Thursday, May 6, 2010

TCM Film Fest Day 4 and Closing Night

Everything ends.

We got up early (looking a little worse for wear, dresses packed in our TCM bags) for Fragments, screenings of incomplete films or small fragments of films that have been found. This was, of course, right up our alley and reminded me of Orphans. The sincere interest and questions from attendees who knew nothing about preservation was a nice reminder of why we were really there.

Sunnyside Up, a MoMA print (shout out!), was next. It was cute, sure, but I was shocked by how delightfully dirty-minded it was. Picture that demure little lady below gyrating around while extremely phallic trees sprouted out of the ground. Weird. Also, the...well...annoying songs our darling lead girl sang repeatedly throughout the film have been stuck in my head ever since and I kind of want to punch her.

The next event we can file under "things I didn't see coming" along with several experiences of the last month or so of my life... It was a screening of The Good Earth at the Egyptian with Luise Rainer in attendance.
We figured we should go because she's 100 years old and the opportunity is most certainly not going to present itself again. She hobbled out to the stage with only a little help and sat gracefully down across from Robert Osborne. When the applause finally died down she apologized for her inability to walk as quickly as she once could, and told us that four years ago she "idiotically" fell and hasn't been as quick on her feet since. There was collective agreement that she should definitely not be apologizing for this. (I don't think anyone expected her to be on her feet at all.) She had lost her hearing aid just before the show and kept forcefully asking WHAT?? WHAT?? in her amazing German accent after every question. It was really quite hilarious but Bob-O saved the day by grabbing a pen and paper and having her read the questions. I can't even describe what happened after that. It was like sitting in front of an angel and having her tell you all the secrets of life and eternity. She talked about being a woman in the business, her career decisions (she peaced out of Hollywood at the height of her career because she wasn't intellectually and emotionally fulfilled), her first love and the beautiful 50-year marriage to her second love that defined half of her life. She told us about the importance of being kind and loving, happy and fulfilled. It was like she was talking right to me about my own loves and life... but I'm sure everyone there felt the same. It was one of those moments where you feel connected to everyone in the room as humans and you leave wanting to be better. There was not a dry eye. Robert Osborne cut her short when it was time to start the film and every single person in the room protested. She said she would stay as long as we liked and answer our questions, and we all begged for the movie to be cancelled so we could just stay with her a little longer... but the powers that be said no. There was no photography or video allowed so I am left with the image of two empty chairs and a memory that I won't soon forget.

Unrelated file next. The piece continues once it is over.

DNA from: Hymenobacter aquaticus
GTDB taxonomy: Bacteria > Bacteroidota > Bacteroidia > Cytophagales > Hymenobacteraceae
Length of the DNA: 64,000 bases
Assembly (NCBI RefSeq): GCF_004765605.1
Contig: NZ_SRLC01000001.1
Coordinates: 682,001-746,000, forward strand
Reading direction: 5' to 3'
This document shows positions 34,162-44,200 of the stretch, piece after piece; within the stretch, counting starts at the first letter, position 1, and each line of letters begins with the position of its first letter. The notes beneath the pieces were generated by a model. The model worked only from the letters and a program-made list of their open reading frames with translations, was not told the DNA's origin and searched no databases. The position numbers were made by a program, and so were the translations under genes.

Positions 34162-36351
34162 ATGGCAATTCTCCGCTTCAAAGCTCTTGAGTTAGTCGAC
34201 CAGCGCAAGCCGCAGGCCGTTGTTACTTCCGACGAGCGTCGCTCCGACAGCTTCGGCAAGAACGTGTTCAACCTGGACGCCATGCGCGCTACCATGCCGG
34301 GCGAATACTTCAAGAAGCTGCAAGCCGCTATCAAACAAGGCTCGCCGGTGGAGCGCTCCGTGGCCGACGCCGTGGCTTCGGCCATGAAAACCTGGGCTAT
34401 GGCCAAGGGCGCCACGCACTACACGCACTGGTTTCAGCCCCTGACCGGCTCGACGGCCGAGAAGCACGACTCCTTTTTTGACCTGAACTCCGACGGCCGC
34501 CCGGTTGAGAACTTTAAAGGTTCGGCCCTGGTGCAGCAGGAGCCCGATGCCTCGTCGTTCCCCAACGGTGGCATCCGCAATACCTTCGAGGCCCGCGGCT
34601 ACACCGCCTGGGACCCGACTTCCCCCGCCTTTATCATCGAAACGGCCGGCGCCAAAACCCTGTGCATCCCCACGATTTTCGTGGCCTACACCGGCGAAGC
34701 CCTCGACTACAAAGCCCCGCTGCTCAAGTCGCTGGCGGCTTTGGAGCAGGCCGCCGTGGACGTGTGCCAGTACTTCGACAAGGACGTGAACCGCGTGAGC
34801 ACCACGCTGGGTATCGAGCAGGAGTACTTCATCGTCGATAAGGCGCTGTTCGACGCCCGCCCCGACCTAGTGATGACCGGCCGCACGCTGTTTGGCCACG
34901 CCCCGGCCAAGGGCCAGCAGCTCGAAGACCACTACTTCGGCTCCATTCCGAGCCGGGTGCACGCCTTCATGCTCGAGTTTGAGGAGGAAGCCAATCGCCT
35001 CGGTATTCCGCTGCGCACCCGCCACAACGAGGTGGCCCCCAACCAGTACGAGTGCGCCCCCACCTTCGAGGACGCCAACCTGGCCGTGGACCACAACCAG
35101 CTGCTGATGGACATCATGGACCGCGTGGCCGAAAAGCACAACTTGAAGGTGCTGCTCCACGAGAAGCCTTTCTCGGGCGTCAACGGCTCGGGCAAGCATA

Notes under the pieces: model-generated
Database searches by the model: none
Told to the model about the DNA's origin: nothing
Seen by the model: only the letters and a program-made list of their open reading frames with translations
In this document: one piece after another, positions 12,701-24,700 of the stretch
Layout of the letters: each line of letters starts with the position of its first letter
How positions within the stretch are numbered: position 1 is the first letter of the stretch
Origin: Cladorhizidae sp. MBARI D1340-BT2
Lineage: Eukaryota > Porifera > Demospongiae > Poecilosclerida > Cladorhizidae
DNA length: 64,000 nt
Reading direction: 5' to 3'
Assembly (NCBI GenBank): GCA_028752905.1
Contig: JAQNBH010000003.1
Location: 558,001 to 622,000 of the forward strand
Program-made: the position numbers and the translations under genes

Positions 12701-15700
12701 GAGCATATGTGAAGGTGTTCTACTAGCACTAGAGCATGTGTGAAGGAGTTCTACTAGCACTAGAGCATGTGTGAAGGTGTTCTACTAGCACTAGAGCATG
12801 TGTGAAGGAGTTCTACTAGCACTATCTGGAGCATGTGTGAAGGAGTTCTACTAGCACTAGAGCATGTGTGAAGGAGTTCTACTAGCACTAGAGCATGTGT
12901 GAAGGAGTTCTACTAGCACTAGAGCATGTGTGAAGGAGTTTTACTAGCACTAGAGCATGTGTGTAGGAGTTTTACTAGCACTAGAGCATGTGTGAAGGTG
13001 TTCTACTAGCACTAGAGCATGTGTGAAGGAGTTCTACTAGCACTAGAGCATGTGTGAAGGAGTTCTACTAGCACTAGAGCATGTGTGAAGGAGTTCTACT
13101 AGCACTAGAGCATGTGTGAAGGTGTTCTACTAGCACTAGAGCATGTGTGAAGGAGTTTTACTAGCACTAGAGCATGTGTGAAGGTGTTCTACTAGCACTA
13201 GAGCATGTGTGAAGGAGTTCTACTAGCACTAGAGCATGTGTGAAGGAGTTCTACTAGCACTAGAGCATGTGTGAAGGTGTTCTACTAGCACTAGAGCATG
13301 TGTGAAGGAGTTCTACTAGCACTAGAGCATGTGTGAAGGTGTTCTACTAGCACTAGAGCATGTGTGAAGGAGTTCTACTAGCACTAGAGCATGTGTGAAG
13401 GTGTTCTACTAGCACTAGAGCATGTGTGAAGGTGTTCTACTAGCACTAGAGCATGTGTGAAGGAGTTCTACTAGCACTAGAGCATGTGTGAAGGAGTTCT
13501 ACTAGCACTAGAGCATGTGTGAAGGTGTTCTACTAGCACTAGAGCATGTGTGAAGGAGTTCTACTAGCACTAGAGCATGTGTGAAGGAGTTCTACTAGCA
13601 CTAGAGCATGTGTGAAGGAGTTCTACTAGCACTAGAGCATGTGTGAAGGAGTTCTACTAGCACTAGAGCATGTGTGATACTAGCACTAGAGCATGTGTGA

We had to book it out of there before the film started to wait in line for Metropolis. Whilst in line we enjoyed the sweet sounds of the worst bongo player of all time and I made Luise Rainer proud by behaving like the super refined and classy lady that I am.

We filed into Grauman's possibly more excited than we'd been all week. We'd already seen our "favorites" but this was the big one, the North American premiere of the most complete version of Metropolis seen since it was released in 1927 Germany. As I've mentioned, oh, I don't know, a billion times before, the missing footage was found by a graduate of our little MIAP program. This fact makes me very proud and very hopeful that my own career will not be a complete failure. The Alloy Orchestra provided intense, haunting, perfect live accompaniment that really brought the film to life on screen. The missing footage (very easy to distinguish because it came from 16mm) really filled out the story, particularly the ending, but that's all I'll say. Ashley and I were on the edge of our seats (literally) for the entire 2.5 hours. There were extended sequences where I couldn't even breathe. The audience was completely silent the entire time, which I found incredible, and there was an atmosphere in the room that I have never felt before--it was the unmistakable feeling that we were witnessing something major. Everyone sat in silence for a few seconds before standing and giving the film and those who worked on it the biggest ovation of the entire festival. Ashley and I went a little crazy when Paula's (our MIAP hero) name finally came on screen.

I feel so lucky to have been there for that experience and for the entire first ever TCM Film Festival, one of the coolest experiences of my life. We went to the closing night party and then crashed the exclusive party afterward, danced the night away and didn't sleep till we were on the airplane the next morning. It was sad saying goodbye to the beautiful Roosevelt Hotel, decked out with that iconic image of Gene, and to Club TCM inside.
Thanks for reading and thank you, Swinny, for this memory.

1 comment:

  1. Wow. I sincerely wish I could have been there for the conversation with Luise Rainer. How amazing! I love hearing about the real guts of people's lives. You are a lucky lady! I'm glad you had a great time!!!